The Hyena People: Ethiopian Jews in Christian Ethiopia
University of California Press, 7 de des. 1999 - 168 pàgines
The Jews (Falasha) of northwestern Ethiopia are a unique example of a Jewish group living within an ancient, non-Western, predominantly Christian society. Hagar Salamon presents the first in-depth study of this group, called the "Hyena people" by their non-Jewish neighbors. Based on more than 100 interviews with Ethiopian immigrants now living in Israel, Salamon's book explores the Ethiopia within as seen through the lens of individual memories and expressed through ongoing dialogues. It is an ethnography of the fantasies and fears that divide groups and, in particular, Jews and non-Jews.
Recurring patterns can be seen in Salamon's interviews, which thematically touch on religious disputations, purity and impurity, the concept of blood, slavery and conversion, supernatural powers, and the metaphors of clay vessels, water, and fire.
The Hyena People helps unravel the complex nature of religious coexistence in Ethiopia and also provides important new tools for analyzing and evaluating inter-religious, interethnic, and especially Jewish-Christian relations in a variety of cultural and historical contexts.
Què opinen els usuaris - Escriviu una ressenya
No hem trobat cap ressenya als llocs habituals.
Insults and Ciphers The Vocabulary of Denigration
Christian Land Sabbath Milk and the Magic of Fire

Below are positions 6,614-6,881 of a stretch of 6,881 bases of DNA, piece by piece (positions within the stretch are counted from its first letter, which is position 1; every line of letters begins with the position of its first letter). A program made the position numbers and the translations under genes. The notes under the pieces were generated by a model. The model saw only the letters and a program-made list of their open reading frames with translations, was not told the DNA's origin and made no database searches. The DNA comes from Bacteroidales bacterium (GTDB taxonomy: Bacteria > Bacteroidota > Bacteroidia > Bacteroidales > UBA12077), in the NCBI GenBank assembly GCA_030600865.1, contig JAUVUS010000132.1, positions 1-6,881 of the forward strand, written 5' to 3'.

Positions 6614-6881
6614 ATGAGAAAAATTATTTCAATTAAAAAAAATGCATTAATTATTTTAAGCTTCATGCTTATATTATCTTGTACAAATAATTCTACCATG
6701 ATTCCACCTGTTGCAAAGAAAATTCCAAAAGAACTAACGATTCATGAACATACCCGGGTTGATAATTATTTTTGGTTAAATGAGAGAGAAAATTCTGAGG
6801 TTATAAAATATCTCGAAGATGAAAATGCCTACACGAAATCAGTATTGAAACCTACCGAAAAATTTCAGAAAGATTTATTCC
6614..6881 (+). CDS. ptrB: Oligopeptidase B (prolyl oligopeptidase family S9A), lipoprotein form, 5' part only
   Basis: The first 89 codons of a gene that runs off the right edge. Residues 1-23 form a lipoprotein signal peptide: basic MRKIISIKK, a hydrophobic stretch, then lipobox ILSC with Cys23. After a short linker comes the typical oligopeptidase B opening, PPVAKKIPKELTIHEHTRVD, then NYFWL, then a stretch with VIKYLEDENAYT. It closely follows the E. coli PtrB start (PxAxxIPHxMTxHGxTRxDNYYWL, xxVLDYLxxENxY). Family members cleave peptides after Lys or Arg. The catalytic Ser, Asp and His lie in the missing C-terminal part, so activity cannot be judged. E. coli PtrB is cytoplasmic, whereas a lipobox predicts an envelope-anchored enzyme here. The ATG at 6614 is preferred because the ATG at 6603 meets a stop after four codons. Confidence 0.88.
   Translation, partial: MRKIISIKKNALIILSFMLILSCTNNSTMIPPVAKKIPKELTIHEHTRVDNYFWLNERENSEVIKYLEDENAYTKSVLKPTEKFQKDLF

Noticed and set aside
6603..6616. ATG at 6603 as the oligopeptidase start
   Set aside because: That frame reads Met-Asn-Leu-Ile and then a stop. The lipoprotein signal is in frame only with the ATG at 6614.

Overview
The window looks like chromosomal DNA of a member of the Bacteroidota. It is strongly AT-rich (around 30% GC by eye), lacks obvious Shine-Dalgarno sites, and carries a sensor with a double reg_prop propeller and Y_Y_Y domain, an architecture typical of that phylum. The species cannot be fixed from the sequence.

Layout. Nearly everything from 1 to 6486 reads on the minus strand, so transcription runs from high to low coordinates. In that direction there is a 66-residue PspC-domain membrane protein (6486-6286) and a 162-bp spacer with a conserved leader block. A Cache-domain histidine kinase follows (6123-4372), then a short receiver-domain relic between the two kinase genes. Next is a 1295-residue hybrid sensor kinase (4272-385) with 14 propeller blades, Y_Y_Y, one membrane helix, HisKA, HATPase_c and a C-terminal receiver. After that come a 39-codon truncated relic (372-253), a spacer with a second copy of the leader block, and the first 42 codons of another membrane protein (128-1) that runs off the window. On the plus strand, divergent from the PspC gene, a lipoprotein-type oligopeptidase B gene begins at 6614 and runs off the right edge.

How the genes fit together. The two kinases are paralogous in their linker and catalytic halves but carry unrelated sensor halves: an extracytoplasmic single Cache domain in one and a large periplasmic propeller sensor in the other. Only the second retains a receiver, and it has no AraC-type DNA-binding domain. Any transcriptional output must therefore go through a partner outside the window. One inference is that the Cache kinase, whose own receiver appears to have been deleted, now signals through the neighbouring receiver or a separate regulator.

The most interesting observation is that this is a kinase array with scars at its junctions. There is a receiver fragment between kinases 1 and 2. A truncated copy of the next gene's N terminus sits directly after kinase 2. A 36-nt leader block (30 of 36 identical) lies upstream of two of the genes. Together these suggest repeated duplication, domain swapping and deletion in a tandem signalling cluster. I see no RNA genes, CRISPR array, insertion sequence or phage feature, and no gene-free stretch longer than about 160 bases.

The Jew as Buda Hyena in Human Form
Gift Giving and the Multiple Meanings of Knives and Sheep
Christian Help with Jewish Dead Mitigating the Crisis of Impurity
Religious Holidays Inclusion and Exclusion
The TwiceDisguised Hyena
Flesh and Bones Jewish Masters Jewish Slaves
Altres edicions - Mostra-ho tot
Abbink accusations Agaw ambivalence Ambober Amhara animal appellation barya believed Beta Israel boundaries buda burial cemetery central ceremony chewa Chris Christian neighbors Christians in Ethiopia common conception context converts cultural daily debate described discussion disputes divine dohone emphasized Ethiopian Church Ethiopian Jews example explained Falasha fire Ge'ez gift Gondar haymanot Hebrew holidays house of blood house of prayer hyena identity immigrants informants injera intergroup interpretation interviews Jerusalem Jesus Jewish priest Jews and Christians Judaism Kaplan knife knives land Leslau linked lived magical meaning meat memory menstrual metaphor Muslims Old Testament Operation Moses Orit perceived Photograph by G physical pray proverb purity and impurity qes Avraham qesim reality region relations religion ritual Sabbath milk Salamon Sigd slaughter slaves speakers spoke status supernatural powers symbolic Tabot term Tewodros II tians Tigre tion Torah transformation village Walaqa wedding Wogera Wolqait woman women
Anthropological Linguistics, Volum 41,Edició 4
Visualització de fragments - 1999
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